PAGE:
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iStock/Thinkstock(PHILADELPHIA) — After the drama of rivalry and dissent earlier this week, the DNC's third day was more harmonious overall, but not without a light but steady stream of demonstrators voicing their outrage on the stadium floor while notable headliners spoke, including President Obama.

A protester could be hear shouting "no, TPP!" while other protesters held up anti-TPP signs as Obama highlighted the need for party unity during his convention speech Wednesday evening.

The Trans-Pacific Partnership deal -- a proposed trade pact involving 12 countries on both sides of the Pacific Ocean -- has been a source of contention throughout the campaign and convention.

Obama supports the deal, but it has been denounced by Democratic presidential nominee Hillary Clinton as well as Vermont Senator Bernie Sanders and even Republican presidential nominee Donald Trump.

Democratic Vice Presidential candidate Tim Kaine was also interrupted by Sanders supporters who chanted "Bernie, Bernie!" which forced the Virginia senator to go off script and address the protesters head on.

"We should all be 'feeling the bern' so we don't get burned by the other guy," Kaine said as delegations from California and Nebraska could be seen chanting and waving anti-TPP signs.

While former CIA director and defense secretary Leon Panetta lambasted Donald Trump over his foreign policy, a faction of delegates tried to shout him down throughout his remarks.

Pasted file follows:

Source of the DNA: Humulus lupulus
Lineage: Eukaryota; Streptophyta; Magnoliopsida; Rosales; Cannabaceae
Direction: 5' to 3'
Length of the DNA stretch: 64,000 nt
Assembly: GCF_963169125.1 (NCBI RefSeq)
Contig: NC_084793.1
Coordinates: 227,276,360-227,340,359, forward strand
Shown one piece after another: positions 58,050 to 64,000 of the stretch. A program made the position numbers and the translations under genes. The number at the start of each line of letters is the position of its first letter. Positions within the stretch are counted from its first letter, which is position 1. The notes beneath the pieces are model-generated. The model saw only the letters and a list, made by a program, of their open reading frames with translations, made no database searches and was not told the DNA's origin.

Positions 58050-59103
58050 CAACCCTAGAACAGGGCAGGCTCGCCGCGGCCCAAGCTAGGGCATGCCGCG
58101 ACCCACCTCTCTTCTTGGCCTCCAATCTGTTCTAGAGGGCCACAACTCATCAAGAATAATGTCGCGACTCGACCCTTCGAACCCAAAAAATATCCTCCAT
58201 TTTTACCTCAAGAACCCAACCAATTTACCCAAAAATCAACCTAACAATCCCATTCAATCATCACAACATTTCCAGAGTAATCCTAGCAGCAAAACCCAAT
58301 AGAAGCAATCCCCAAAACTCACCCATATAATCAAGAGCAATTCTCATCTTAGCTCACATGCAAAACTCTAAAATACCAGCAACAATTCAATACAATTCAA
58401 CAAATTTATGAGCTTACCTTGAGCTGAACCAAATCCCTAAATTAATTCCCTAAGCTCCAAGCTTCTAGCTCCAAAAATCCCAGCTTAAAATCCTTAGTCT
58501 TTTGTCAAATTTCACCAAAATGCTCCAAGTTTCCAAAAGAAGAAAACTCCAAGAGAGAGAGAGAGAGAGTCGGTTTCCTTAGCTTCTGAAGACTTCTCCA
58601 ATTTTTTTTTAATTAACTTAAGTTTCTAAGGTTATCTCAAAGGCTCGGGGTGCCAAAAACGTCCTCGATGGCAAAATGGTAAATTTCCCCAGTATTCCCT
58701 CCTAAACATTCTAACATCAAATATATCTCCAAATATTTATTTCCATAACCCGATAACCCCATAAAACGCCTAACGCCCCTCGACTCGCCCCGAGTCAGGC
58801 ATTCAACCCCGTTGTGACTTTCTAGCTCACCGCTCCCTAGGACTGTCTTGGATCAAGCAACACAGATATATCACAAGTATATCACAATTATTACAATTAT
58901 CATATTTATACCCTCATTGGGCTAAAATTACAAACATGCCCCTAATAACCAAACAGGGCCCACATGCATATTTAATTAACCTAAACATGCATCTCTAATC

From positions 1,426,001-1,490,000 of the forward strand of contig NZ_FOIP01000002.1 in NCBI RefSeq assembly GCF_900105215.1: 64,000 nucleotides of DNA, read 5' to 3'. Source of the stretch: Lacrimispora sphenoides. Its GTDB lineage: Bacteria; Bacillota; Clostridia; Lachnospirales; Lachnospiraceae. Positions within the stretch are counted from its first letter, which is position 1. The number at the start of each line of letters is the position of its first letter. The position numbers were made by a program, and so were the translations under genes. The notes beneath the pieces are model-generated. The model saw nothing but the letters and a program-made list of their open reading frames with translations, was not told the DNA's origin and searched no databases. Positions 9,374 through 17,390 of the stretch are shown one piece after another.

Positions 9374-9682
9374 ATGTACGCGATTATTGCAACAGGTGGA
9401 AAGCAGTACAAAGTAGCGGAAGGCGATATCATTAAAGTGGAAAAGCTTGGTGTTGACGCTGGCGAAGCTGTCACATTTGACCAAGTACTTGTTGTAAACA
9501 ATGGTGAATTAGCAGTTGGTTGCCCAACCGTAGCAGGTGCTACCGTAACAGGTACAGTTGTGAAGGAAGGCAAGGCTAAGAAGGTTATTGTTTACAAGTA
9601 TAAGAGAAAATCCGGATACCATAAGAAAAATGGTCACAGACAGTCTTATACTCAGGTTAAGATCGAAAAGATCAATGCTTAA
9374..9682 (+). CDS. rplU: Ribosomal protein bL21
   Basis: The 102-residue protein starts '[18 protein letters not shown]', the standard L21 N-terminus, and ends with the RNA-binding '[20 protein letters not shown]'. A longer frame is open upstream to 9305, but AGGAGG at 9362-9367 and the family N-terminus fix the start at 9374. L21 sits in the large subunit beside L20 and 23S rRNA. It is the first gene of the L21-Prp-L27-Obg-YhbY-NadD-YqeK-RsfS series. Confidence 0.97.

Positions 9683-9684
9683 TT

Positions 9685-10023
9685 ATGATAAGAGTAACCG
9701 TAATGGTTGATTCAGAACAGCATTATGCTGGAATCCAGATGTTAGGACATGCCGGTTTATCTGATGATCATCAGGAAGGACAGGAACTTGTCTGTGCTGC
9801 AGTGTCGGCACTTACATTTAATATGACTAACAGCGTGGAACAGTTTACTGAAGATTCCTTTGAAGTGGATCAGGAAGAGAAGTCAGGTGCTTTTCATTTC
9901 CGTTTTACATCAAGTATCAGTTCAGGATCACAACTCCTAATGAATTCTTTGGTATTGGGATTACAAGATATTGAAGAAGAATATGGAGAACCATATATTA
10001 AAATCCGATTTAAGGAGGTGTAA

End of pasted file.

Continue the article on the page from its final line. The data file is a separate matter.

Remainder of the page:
Delegates from Oregon briefly interrupted his remarks by chanting "No more war!" while other groups around the arena began chanting "Hillary!"

Unfazed, Panetta continued his speech, blasting Trump for what he said was the Republican nominee's lack of experience in global affairs.

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Alex Wong/Getty Images(PHILADELPHIA) -- President Obama delivered a resounding defense of the state of the country at the Democratic Convention Wednesday night and said Hillary Clinton would help defend his legacy in the White House, continuing the work left unfinished during his presidency.

The president also offered a stinging rebuke of Clinton's Republican rival Donald Trump, painting him as fear-mongering and unqualified for the job and saying "we don't look to be ruled."

"A lot’s happened over the years. And while this nation has been tested by war and recession and all manner of challenge -– I stand before you again tonight, after almost two terms as your President, to tell you I am even more optimistic about the future of America," he said.

"I can say with confidence there has never been a man or a woman more qualified than Hillary Clinton to serve as President of the United States of America," he declared.

Obama framed the choice facing voters in November as something bigger than "the usual debates between left and right."